“Take a Peek” book reviews are short and (possibly) sweet, keeping the commentary brief and providing a little peek at what the book’s about and what I thought.
Peeling away the myth to bring the Old Testament’s King David to life in Second Iron Age Israel, Brooks traces the arc of his journey from obscurity to fame, from shepherd to soldier, from hero to traitor, from beloved king to murderous despot and into his remorseful and diminished dotage.
The Secret Chord provides new context for some of the best-known episodes of David’s life while also focusing on others, even more remarkable and emotionally intense, that have been neglected. We see David through the eyes of those who love him or fear him—from the prophet Natan, voice of his conscience, to his wives Mikhal, Avigail, and Batsheva, and finally to Solomon, the late-born son who redeems his Lear-like old age. Brooks has an uncanny ability to hear and transform characters from history, and this beautifully written, unvarnished saga of faith, desire, family, ambition, betrayal, and power will enthrall her many fans.
Sadly, The Secret Chord wasn’t nearly as engaging as it should have been.
Geraldine Brooks is an amazing writer, but good writing alone isn’t enough to elevate this book to a must-read. I think part of the problem is the perspective. The story of King David should be exciting and dramatic — but in The Secret Chord, we only rarely see first-hand drama. The book is narrated in the first-person voice of the prophet Natan, and a great deal of his narration consists of him relaying stories told to him by others. So, rather than seeing David’s early victories or the intrigues, we often get other characters telling Natan about these events. I always felt that I was seeing the story from a distance, rather than becoming immersed in it.
Additionally, the chronology of the novel is full of jumps and out of sequence bits and pieces. We start with David as an aging king, then jump back in time as we hear stories about his youth and Natan’s, then come back to the original time period, then angle off into stories of David’s earlier relationships, then pick back up again and move forward. It’s muddled — and I felt that the mixed-up timeline was yet another factor, on top of the distanced storytelling voice, that kept me from ever feeling that I truly got a picture of David, which is the entire point of the book.
As a side issue, I was frustrated while reading by a presumption of knowledge of places and names. The author chooses to use the Hebrew versions of the more commonly Anglicized Biblical names, so that Solomon is Shlomo, Saul is Shaul, the tribe of Benjamin is referred to as the Binyaminites, etc. This wasn’t a huge problem for me, but on top of this, the places are not easily connected with their modern day equivalents, so only someone familiar with Biblical geography would know that Yebus is the ancient version of modern-day Jerusalem, where Moab and Mitzrayim are, or be able to connect other unusual place-names with their 21st century locations.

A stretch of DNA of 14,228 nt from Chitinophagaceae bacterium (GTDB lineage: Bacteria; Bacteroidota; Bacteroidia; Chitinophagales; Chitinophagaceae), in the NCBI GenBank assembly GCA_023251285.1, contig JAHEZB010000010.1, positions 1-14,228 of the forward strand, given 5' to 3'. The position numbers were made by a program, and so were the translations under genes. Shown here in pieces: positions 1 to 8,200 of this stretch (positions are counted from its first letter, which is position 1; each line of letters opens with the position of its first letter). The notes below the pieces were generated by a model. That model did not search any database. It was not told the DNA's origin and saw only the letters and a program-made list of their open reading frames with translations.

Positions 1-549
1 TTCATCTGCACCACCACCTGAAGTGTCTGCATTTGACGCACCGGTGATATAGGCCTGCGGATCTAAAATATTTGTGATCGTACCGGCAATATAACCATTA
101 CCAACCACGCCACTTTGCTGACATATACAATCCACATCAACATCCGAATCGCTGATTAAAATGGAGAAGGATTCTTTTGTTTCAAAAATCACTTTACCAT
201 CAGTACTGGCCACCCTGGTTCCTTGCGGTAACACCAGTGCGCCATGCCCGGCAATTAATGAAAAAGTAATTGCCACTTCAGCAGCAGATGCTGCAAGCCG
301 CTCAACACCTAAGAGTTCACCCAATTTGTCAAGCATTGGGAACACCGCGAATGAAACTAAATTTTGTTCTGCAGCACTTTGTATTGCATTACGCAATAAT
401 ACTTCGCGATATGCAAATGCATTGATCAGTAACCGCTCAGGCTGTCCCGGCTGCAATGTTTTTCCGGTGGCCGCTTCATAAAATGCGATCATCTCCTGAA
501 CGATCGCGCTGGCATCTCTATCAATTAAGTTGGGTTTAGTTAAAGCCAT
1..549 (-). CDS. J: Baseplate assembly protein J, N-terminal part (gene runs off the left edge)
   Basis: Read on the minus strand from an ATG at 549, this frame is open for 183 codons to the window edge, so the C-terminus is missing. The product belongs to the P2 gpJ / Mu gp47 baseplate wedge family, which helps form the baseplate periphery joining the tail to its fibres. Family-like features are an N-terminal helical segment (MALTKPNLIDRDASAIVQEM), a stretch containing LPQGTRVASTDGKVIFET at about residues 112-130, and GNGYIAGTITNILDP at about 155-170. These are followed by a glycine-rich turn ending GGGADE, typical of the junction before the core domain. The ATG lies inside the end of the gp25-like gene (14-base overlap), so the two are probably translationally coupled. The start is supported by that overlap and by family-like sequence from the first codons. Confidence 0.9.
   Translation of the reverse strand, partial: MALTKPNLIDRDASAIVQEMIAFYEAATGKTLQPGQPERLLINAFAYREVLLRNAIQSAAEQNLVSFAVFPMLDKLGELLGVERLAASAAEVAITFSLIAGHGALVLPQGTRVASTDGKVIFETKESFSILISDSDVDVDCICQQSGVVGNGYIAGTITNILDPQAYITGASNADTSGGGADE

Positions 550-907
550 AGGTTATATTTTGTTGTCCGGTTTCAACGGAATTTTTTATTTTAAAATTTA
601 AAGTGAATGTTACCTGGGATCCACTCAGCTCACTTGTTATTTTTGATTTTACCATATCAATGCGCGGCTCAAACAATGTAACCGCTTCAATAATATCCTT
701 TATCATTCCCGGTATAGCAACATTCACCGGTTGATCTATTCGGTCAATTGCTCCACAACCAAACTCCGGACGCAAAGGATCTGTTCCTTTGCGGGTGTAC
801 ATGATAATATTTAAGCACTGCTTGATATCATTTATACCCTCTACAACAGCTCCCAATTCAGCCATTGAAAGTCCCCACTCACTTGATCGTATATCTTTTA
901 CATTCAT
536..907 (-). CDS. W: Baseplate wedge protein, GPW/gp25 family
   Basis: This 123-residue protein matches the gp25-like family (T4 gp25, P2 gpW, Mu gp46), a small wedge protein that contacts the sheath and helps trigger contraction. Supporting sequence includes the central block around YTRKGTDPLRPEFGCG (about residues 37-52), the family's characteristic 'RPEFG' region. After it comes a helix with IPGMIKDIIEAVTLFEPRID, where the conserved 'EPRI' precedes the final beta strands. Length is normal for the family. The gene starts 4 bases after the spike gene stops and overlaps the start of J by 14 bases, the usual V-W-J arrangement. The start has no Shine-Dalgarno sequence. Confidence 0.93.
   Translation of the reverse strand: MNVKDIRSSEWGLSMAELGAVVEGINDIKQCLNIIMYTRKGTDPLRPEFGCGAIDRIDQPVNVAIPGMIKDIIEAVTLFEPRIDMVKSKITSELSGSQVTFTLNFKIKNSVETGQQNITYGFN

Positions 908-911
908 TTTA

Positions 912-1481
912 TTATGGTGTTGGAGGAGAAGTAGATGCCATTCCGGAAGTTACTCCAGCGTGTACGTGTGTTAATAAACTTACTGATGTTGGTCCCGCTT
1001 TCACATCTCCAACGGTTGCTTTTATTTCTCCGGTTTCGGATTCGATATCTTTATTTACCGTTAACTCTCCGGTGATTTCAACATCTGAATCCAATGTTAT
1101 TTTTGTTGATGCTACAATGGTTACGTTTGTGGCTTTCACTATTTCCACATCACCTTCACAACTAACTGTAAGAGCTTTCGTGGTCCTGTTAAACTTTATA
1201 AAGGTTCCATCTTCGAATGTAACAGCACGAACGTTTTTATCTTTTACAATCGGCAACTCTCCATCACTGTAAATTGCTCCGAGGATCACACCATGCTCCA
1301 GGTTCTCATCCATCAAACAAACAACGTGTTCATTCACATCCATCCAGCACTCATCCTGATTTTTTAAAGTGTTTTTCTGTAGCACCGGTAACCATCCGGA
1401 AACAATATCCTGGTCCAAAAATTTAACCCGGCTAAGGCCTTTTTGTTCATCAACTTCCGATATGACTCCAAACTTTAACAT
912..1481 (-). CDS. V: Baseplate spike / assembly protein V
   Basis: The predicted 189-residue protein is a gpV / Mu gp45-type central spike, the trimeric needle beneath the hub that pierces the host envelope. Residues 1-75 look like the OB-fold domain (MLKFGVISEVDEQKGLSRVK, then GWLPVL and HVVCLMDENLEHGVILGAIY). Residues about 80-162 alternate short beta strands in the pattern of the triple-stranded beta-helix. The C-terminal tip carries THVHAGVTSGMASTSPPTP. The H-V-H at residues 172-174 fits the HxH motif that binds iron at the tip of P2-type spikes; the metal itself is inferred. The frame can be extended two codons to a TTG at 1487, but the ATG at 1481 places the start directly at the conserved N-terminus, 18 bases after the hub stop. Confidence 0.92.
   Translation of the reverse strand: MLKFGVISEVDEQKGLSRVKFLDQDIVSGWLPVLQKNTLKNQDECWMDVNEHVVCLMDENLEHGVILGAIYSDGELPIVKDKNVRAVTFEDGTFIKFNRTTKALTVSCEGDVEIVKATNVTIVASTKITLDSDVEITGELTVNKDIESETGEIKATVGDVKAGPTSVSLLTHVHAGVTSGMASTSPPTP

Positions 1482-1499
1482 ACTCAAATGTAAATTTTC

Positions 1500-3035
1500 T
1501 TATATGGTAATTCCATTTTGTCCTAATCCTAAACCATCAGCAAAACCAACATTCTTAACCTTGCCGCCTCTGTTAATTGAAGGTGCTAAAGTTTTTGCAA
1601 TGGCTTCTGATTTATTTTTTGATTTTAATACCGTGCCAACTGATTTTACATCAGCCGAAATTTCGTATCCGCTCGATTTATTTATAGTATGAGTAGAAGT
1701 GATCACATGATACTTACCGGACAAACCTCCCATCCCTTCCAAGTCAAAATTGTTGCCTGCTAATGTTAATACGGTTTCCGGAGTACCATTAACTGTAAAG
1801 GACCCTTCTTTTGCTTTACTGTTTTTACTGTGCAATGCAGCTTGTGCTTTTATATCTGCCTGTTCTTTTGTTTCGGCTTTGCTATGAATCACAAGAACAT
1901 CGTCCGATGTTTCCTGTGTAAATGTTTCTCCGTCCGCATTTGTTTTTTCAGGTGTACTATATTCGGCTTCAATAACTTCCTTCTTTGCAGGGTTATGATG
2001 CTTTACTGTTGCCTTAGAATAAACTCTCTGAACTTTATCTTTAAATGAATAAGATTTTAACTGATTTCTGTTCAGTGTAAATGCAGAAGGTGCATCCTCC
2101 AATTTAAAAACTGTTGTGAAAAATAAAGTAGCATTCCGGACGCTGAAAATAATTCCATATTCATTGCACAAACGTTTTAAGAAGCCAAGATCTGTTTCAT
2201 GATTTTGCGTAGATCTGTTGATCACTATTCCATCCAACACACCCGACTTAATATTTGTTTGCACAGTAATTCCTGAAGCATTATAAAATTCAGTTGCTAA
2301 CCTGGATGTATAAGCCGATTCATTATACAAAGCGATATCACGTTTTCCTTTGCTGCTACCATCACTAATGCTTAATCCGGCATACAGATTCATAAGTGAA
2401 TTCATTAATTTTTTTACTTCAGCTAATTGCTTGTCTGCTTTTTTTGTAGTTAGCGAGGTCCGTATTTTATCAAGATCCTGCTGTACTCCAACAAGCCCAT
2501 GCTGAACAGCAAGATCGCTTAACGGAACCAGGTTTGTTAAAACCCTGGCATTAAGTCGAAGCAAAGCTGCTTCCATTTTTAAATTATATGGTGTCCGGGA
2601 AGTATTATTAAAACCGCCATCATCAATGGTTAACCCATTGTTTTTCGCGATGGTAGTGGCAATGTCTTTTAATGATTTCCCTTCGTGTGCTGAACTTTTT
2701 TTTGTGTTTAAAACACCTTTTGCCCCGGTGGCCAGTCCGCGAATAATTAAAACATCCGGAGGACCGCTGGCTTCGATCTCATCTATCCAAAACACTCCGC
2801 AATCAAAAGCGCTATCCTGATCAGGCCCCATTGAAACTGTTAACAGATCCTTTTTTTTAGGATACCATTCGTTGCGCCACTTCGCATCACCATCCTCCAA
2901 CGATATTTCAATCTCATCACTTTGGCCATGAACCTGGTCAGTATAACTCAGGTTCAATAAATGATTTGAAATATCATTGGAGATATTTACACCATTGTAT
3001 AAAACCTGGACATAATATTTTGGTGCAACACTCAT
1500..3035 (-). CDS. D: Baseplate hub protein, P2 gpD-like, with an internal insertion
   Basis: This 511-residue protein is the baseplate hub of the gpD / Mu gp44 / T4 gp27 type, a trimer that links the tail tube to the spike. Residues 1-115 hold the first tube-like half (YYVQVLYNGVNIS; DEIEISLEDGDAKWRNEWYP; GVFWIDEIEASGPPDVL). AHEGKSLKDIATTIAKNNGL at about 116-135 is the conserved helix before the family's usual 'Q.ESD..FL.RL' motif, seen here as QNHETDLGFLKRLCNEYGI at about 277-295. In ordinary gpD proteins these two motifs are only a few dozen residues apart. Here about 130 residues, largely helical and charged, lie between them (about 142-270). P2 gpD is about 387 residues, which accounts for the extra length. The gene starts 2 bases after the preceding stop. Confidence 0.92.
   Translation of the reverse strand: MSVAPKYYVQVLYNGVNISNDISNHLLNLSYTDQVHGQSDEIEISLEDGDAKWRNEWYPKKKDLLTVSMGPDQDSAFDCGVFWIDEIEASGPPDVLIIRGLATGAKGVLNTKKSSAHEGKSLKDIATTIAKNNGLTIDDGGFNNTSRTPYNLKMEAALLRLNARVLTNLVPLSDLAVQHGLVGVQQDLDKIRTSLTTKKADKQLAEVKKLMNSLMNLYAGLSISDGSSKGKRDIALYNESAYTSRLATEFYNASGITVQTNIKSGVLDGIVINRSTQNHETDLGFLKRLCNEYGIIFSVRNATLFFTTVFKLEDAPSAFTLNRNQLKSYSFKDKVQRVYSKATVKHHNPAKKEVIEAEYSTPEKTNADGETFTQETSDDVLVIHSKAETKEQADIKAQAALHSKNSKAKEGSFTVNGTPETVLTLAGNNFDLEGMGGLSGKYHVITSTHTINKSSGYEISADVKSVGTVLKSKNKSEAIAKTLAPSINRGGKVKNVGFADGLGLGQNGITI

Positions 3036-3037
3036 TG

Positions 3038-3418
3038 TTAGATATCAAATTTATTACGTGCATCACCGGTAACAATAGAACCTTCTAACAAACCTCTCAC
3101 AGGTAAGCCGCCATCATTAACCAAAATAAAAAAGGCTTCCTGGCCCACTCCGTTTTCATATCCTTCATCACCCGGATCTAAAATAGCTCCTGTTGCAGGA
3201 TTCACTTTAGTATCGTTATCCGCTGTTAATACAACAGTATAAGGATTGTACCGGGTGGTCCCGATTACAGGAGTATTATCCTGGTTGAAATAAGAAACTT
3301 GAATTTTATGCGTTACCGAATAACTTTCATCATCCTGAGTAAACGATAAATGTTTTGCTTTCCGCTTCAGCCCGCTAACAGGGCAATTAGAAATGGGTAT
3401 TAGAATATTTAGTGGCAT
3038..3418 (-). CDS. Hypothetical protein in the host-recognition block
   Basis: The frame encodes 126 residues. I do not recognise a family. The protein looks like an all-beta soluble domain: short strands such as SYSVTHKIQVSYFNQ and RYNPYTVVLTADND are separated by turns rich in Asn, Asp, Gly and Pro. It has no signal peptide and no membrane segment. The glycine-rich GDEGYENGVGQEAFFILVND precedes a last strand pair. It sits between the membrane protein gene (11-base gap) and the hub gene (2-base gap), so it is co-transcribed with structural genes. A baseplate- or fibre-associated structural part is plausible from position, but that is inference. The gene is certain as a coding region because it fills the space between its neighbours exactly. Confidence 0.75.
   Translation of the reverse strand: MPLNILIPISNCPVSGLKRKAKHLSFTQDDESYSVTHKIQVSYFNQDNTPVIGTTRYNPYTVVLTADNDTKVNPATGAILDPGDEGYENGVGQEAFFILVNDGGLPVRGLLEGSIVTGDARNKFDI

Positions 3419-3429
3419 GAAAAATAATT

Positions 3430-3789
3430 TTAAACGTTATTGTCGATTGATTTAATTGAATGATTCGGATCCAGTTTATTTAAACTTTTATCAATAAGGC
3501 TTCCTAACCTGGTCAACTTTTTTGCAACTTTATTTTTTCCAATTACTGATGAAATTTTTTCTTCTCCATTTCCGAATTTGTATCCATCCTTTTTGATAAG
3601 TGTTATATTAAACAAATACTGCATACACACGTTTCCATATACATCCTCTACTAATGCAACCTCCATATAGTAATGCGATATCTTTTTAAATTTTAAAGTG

[Note: I received an ARC of this book via a Goodreads giveaway. I just now looked up the book on Amazon, and I see that the finished book includes a glossary of characters and maps of ancient Israel — these would have been incredibly helpful to have while I was reading the book.]
Such a pity, overall. The story should be fascinating, and in truth, there are some moments of beauty and of horror that make for compelling reading. Unfortunately, though, there just aren’t enough of these.
I’m a huge fan of three of Geraldine Brooks’s books: Year of Wonders, March, and People of the Book. The Secret Chord isn’t boring, but it also doesn’t rise to the high level I’d expected.
As for the subject, King David, nothing will ever replace my fondness for the late Joseph Heller’s marvelous God Knows.
Title: The Secret Chord
Author: Geraldine Brooks
Publication date: October 6, 2015
Length: 302 pages
Genre: Historical/Biblical fiction
Source: Won in a Goodreads giveaway!
3 thoughts on “Take A Peek Book Review: The Secret Chord by Geraldine Brooks”
I agree Geraldine Brooks is a great writer. In my opinion her best work is her non-fiction work, “The Nine Parts of Desire” about the lives of women in various Muslim countries. Written when she was a journalist, the book is just amazing, both in subject matter and writing. I love her fiction, but none of it tops her non-fiction for me.
I haven’t read that one, but I do have her other non-fiction book, “Foreign Correspondence”, which I’ve heard great things about. Once I read it, I’ll look for a copy of “The Nine Pars of Desire” as well.Thanks!
I didn’t know about Foreign Correspondence, I’ll have to find that right away. Thanks for the tip!,